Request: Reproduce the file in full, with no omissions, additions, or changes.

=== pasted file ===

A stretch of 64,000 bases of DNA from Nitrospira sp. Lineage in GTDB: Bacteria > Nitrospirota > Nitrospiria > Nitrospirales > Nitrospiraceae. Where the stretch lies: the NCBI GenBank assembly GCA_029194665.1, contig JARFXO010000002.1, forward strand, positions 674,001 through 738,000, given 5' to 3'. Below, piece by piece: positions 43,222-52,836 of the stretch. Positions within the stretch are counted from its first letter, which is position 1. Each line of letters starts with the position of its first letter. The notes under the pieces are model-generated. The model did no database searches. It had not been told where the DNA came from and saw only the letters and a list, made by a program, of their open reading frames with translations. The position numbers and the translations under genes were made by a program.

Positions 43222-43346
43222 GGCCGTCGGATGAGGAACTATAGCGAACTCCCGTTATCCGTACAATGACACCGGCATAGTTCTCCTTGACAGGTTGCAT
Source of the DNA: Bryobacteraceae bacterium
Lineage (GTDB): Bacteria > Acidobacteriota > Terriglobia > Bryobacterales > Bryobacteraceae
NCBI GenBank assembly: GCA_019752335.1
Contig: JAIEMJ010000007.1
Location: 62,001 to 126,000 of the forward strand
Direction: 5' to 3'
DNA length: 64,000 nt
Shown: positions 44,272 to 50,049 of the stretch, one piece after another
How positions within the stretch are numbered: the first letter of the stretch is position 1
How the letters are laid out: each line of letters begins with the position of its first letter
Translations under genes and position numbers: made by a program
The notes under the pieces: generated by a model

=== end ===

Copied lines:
A stretch of 64,000 bases of DNA from Nitrospira sp. Lineage in GTDB: Bacteria > Nitrospirota > Nitrospiria > Nitrospirales > Nitrospiraceae. Where the stretch lies: the NCBI GenBank assembly GCA_029194665.1, contig JARFXO010000002.1, forward strand, positions 674,001 through 738,000, given 5' to 3'. Below, piece by piece: positions 43,222-52,836 of the stretch. Positions within the stretch are counted from its first letter, which is position 1. Each line of letters starts with the position of its first letter. The notes under the pieces are model-generated. The model did no database searches. It had not been told where the DNA came from and saw only the letters and a list, made by a program, of their open reading frames with translations. The position numbers and the translations under genes were made by a program.

Positions 43222-43346
43222 GGCCGTCGGATGAGGAACTATAGCGAACTCCCGTTATCCGTACAATGACACCGGCATAGTTCTCCTTGACAGGTTGCAT
Source of the DNA: Bryobacteraceae bacterium
Lineage (GTDB): Bacteria > Acidobacteriota > Terriglobia > Bryobacterales > Bryobacteraceae
NCBI GenBank assembly: GCA_019752335.1
Contig: JAIEMJ010000007.1
Location: 62,001 to 126,000 of the forward strand
Direction: 5' to 3'
DNA length: 64,000 nt
Shown: positions 44,272 to 50,049 of the stretch, one piece after another
How positions within the stretch are numbered: the first letter of the stretch is position 1
How the letters are laid out: each line of letters begins with the position of its first letter
Translations under genes and position numbers: made by a program
The notes under the pieces: generated by a model